Not My Mother’s Cranberry Relish

cranberry sauceWarm, fuzzy Norman Rockwell images of American family celebrations aside, my mother always served jellied cranberry sauce straight out of the can at holiday meals. If your mother did, too, the lines the can made on the sauce are no doubt indelibly imprinted upon your conscious memory.

I remember that we always carefully sliced the sauce and delivered it quivering onto our plates next to the candied sweet potatoes and the green jello.

I see that canned jellied cranberry sauce is still for sale in my local supermarket. I guess it still has a nostalgic mid-century Americana vibe at some Thanksgiving tables. You know. June Cleaver in the apron. Ward dithering in the background. Wally and the Beav, napkins tucked into their collars, punching each other in the upper arm while salivating at the prospect of an indulgent Thanksgiving meal complete with quivering jellied cranberry sauce and green jello.

This is my answer to the canned stuff. I’ve made this cranberry relish forever. Well, actually, I’ve made this since 1969. That is the date on the recipe pasted in my cookbook. The recipe is adapted from the original recipe from the Los Angeles Times.

You are on your own to find a substitute for the green jello…or not.

Recipe: Cranberry Relish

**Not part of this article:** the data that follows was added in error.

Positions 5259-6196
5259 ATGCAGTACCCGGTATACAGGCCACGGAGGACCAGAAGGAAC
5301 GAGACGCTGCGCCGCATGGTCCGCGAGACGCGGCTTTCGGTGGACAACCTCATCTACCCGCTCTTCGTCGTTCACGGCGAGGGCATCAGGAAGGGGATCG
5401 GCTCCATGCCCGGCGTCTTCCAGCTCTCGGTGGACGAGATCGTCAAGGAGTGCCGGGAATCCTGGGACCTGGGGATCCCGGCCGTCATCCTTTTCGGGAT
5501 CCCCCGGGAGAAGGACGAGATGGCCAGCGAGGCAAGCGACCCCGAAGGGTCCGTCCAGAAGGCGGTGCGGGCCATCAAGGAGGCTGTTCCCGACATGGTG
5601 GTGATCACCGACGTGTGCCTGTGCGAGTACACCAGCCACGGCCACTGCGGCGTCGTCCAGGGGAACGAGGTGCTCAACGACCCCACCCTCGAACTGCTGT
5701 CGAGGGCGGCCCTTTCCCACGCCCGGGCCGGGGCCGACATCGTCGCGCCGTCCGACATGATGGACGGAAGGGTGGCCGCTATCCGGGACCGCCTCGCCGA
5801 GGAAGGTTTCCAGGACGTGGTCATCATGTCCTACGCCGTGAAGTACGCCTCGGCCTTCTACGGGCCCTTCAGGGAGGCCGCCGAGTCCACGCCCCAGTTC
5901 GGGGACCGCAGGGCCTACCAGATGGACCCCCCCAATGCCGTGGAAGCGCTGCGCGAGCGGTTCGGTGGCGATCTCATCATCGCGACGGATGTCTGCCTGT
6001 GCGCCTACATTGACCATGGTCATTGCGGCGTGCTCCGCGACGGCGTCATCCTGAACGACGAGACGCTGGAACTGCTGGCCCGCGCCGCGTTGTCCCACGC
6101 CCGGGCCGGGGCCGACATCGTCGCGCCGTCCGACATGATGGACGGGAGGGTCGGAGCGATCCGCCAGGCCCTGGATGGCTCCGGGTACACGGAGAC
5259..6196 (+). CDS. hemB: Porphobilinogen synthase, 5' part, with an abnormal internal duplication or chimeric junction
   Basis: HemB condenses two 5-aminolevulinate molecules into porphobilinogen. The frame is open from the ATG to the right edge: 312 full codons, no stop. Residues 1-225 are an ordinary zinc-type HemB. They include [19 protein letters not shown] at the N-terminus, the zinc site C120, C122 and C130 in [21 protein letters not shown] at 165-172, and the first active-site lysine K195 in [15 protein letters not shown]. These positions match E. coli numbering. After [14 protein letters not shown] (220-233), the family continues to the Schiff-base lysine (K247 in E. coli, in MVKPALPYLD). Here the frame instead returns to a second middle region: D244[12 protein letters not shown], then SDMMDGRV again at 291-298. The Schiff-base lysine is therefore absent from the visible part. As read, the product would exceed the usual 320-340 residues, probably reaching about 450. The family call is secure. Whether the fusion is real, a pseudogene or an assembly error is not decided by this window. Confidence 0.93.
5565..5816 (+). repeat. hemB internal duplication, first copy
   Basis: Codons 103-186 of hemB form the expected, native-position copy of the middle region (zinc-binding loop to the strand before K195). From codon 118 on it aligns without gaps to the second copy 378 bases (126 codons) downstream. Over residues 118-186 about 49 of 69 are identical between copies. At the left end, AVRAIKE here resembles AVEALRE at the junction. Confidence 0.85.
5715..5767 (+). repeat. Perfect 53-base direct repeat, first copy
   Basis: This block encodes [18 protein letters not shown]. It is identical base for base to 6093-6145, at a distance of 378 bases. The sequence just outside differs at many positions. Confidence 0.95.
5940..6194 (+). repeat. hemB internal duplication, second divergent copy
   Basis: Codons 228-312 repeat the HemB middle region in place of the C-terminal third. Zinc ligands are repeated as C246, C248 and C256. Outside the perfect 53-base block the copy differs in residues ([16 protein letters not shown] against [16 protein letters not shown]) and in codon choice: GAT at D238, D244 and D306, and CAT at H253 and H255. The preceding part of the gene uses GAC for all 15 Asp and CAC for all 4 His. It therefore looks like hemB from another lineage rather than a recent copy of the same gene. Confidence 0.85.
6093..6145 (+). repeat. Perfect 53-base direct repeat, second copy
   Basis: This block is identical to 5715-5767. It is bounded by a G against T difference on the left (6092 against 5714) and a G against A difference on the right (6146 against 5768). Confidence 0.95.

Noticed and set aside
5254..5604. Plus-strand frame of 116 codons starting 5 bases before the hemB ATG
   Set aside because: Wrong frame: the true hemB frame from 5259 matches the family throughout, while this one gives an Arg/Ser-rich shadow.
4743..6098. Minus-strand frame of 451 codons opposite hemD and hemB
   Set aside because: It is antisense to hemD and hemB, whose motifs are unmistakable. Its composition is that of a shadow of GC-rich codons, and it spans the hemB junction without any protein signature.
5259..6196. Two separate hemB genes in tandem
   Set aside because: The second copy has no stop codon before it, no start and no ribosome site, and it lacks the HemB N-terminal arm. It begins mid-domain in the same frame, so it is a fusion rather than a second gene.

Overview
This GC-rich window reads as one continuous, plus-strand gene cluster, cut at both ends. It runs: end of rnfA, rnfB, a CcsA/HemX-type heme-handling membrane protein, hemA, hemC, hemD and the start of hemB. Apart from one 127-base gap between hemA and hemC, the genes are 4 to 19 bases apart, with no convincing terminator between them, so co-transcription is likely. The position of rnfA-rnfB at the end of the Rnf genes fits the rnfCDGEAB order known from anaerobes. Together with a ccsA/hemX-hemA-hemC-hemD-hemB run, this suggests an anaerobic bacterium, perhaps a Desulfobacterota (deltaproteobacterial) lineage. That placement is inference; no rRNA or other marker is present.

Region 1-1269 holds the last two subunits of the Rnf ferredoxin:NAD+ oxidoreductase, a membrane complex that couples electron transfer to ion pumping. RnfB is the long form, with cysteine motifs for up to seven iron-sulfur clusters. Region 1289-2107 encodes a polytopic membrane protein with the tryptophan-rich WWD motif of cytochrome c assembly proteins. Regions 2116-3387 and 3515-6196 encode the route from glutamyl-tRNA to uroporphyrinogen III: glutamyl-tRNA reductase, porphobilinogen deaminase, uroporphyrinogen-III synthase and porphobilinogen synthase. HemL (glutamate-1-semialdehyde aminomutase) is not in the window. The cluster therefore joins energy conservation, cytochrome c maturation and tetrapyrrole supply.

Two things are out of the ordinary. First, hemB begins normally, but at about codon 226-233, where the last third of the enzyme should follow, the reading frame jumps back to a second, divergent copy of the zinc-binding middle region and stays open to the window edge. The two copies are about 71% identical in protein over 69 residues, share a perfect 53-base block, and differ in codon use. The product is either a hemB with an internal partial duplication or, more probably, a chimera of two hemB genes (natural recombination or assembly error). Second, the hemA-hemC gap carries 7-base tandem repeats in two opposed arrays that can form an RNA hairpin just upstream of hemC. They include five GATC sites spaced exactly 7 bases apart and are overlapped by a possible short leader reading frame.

1 lb. cranberries
2 C. sugar
1 C. water
1  two-and-a-half inch stick of cinnamon
2 medium apples, pared and thinly sliced
Grated peel of 1 lemon
Grated peel of 2 tangerines
3 tangerines, peeled,separated into segments and seeded


Wash and drain cranberries. In a heavy saucepan mix cranberries, sugar, water, cinnamon stick, apples, and grated peel of lemon and tangerines. Bring to a boil while stirring occasionally. Reduce heat and simmer for 5-7 minutes. Cranberry skins should pop and apples should turn transparent. Cool and transfer mixture to a bowl. Stir in segmented tangerines. Chill thoroughly. Remove cinnamon stick before serving.

3 thoughts on “Not My Mother’s Cranberry Relish”

  • Hey, you described our Thanksgiving family table, down to the two brothers hitting each other and my mother continuously saying,"Stop it, we're trying to have a nice family meal." Since I did not know any better in those days, I actually looked forward to the can imprinted jelled cranberry sauce. I will have to try this one next Thanksgiving. Sounds delicious.

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